© Georg Thieme Verlag KG Stuttgart · New York
Jejunal inflammatory granuloma: a complication of direct percutaneous endoscopic jejunostomy
18. April 2007 (online)
A 75-year-old woman was referred to our hospital for follow-up treatment after an intracerebral bleed on 5 February 2002. We placed a percutaneous endoscopic gastrostomy (PEG) on 5 March 2002 for enteral feeding. She developed frequent vomiting of the nutrients administered through the PEG tube 26 months after PEG placement. We tried gastric motility stimulant drugs, but these were ineffective, and on 21 June 2004 we performed a direct percutaneous endoscopic jejunostomy (D-PEJ). A one-step button (Boston Scientific, Natick, Massachusetts, USA) was placed approximately 15 cm distal to the ligament of Treitz, according to methods described previously .
Seventeen months after the D-PEJ placement, she suddenly vomited gastric juices and the nutrients administered through the D-PEJ, and this was complicated by the development of aspiration pneumonia. A small-caliber endoscope (GIF XP-240; Olympus Optical Co. Ltd., Tokyo, Japan) was inserted through the jejunocutaneous tract, and we found a round, irregular-shaped tumor on the opposite wall of the fistula ([Figure 1]). A biopsy specimen from the tumor revealed inflammatory granulation tissue infiltrated with neutrophils ([Figure 2]).
Figure 1 Transjejunostomal endoscopic view showing an irregular jejunal tumor on the wall opposite the jejunocutaneous fistula.
Figure 2 Histological view of the tumor tissue, showing inflammatory granulation tissue infiltrated with neutrophils (hematoxylin and eosin stain, original magnification × 100).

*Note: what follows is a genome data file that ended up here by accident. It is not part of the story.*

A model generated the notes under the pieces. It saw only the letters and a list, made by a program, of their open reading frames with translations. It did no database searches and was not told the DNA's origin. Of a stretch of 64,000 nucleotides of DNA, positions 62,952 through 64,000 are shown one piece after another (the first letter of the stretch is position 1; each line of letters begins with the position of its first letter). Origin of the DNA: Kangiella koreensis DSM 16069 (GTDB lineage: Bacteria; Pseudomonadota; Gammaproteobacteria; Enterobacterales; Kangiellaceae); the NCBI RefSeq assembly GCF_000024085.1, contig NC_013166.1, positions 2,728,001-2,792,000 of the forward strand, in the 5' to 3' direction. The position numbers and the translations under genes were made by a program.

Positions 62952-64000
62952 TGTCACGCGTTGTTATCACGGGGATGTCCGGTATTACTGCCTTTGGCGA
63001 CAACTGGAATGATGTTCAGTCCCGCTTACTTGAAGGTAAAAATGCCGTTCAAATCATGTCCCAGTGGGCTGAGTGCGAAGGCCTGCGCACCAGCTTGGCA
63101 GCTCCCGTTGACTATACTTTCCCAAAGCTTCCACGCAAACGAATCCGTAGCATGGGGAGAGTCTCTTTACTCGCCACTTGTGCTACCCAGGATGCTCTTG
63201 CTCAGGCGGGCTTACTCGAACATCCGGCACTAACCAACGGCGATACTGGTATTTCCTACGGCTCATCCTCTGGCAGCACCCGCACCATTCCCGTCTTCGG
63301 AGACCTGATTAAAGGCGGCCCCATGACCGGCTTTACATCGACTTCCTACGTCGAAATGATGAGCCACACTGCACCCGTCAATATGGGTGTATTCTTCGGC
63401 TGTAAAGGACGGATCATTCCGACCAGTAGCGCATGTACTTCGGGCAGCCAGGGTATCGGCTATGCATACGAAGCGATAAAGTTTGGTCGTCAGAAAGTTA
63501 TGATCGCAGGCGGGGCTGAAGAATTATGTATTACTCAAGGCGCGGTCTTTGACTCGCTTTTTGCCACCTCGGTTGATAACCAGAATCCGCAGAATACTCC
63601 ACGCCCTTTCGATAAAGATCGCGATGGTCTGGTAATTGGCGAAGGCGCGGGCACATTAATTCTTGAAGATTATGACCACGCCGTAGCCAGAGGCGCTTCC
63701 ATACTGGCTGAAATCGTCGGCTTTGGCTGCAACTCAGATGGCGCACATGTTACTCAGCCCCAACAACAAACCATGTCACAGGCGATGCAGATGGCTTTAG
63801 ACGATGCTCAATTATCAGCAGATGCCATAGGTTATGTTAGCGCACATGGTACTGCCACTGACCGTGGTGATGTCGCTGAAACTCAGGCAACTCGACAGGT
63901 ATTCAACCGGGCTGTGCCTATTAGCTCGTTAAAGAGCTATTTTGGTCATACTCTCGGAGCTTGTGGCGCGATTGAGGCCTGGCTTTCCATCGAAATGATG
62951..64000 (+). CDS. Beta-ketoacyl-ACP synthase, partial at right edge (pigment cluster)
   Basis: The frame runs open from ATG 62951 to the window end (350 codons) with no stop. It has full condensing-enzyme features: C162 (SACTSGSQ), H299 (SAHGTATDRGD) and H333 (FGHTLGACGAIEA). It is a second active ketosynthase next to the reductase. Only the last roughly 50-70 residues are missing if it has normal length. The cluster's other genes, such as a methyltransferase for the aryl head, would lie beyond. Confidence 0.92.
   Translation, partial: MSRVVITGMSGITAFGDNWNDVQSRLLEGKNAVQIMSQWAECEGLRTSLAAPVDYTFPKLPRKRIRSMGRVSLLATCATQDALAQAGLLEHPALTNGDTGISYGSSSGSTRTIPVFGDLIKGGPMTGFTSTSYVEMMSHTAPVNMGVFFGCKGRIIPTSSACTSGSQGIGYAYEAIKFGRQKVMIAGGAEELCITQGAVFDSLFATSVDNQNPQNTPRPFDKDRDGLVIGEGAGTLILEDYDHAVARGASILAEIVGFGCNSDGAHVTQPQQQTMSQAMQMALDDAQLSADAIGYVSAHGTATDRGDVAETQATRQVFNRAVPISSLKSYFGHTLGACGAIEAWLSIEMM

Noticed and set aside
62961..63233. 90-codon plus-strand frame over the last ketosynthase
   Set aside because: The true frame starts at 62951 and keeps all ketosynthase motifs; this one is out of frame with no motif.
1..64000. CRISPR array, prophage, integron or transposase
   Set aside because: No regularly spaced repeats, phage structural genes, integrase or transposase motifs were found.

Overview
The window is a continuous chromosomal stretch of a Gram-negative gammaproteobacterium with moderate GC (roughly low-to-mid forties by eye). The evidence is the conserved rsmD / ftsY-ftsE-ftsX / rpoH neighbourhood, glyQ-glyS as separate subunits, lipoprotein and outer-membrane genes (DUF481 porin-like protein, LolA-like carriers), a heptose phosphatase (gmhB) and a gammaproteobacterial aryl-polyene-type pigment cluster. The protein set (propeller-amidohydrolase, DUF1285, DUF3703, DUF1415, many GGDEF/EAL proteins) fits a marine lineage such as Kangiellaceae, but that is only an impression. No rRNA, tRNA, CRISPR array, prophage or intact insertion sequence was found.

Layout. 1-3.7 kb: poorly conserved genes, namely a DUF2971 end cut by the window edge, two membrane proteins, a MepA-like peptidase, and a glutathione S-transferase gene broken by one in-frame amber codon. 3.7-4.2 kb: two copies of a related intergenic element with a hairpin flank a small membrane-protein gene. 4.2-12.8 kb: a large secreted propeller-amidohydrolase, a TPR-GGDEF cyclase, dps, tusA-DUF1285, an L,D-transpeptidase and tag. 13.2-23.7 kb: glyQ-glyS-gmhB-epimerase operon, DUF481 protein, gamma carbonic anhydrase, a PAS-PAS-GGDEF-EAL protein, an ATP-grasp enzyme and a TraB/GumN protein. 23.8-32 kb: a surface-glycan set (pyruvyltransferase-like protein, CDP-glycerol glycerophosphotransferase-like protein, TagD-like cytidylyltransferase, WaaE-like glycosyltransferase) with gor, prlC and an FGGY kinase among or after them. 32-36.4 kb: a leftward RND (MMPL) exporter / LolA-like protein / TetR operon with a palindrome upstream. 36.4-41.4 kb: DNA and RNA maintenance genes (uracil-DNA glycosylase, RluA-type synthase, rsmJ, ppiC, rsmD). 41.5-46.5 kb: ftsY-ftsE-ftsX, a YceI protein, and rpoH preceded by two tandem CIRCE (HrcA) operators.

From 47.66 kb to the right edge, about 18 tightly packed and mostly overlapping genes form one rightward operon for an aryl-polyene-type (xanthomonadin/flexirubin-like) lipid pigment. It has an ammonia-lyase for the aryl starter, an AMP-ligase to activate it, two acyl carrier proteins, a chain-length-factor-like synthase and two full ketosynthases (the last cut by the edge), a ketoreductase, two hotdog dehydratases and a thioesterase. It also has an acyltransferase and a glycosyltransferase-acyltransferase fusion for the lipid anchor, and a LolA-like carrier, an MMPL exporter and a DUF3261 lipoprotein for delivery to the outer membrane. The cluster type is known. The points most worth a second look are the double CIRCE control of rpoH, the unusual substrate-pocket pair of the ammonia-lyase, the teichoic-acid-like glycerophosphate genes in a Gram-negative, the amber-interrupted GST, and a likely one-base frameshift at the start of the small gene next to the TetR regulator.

Adverse events reported to be associated with D-PEJ to date are bleeding, colonic perforation, abdominal wall abscess, jejunal volvulus, aspiration, persistent enterocutaneous fistulas, peristomal leakage and infection, and jejunal ulcer . This is the first case report of intrajejunal granuloma formation after D-PEJ. Peristomal granulation occurs frequently after PEG. Intragastric pseudotumoral gastric mucosa or bumper-related polyps have also been reported previously  . These tumors are thought to be caused by repeated stimulation of the gastric mucosa by the inner bumper after PEG. Histological examinatin of the tumors usually reveals hyperplasia of the foveolar epithelium of the gastric mucosa, but occasionally inflammatory granulation is found . In this case, the top of the bumper was touching the opposite wall of the fistula and caused inflammation. Intrajejunal granuloma should be noted as a potential adverse effect of D-PEJ.
- 1 Nishiwaki S, Araki H, Shirakami Y. et al . One step button placement of direct percutaneous endoscopic jejunostomy using transgastrostomic endoscopy [abstract]. Gastrointest Endosc. 2006; 63 AB171
- 2 Maple J T, Petersen B T, Baron T H. et al . Direct percutaneous endoscopic jejunostomy: outcomes in 307 consecutive attempts. Am J Gastroenterol. 2005; 100 2681-2688
- 3 Segal D, Michaud L, Guimber D. et al . Late-onset complications of percutaneous endoscopic gastrostomy in children. J Pediatr Gastroenterol Nutr. 2001; 33 495-500
- 4 Nishiwaki S, Araki H, Shirakami Y. et al . Endoscopic features of bumper related polyps following percutaneous endoscopic gastrostomy (PEG) [in Japanese, English abstract]. Gastroenterol Endosc. 2006; 48 23-30
S. Nishiwaki, MD
Department of Internal Medicine
Nishimino Kousei Hospital